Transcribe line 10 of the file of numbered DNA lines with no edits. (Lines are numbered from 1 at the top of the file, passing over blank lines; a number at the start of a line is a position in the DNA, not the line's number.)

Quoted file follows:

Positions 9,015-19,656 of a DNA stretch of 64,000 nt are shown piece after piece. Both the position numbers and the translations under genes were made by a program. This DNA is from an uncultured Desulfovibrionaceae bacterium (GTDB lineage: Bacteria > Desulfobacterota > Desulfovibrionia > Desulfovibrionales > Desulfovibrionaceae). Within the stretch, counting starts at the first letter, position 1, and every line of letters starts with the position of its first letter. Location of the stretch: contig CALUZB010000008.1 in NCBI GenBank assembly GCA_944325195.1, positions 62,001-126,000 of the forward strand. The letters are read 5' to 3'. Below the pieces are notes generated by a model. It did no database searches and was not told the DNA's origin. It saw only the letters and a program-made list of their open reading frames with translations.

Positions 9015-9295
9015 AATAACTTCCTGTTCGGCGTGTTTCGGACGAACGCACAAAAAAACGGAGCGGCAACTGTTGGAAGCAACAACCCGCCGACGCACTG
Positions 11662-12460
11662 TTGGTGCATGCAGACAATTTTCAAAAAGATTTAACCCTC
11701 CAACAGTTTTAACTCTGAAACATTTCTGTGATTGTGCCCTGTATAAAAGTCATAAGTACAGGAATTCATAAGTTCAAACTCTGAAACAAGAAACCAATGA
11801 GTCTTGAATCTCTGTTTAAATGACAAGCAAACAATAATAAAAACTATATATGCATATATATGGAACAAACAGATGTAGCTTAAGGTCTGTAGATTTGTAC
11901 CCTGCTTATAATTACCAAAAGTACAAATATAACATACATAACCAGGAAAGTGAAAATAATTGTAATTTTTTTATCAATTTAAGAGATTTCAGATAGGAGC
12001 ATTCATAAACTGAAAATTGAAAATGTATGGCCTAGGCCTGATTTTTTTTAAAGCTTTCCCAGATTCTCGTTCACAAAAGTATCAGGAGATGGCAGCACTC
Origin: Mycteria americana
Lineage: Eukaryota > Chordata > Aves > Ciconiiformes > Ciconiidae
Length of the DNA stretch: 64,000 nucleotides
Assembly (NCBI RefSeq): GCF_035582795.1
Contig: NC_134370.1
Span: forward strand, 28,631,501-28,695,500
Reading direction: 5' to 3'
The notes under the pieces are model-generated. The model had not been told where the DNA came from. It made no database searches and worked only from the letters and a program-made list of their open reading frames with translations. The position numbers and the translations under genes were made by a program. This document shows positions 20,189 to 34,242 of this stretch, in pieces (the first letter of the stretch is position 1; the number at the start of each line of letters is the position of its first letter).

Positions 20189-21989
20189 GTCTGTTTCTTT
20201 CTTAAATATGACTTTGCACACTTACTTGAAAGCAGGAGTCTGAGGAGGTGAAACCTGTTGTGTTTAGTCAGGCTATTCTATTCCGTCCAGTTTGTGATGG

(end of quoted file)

Origin: Mycteria americana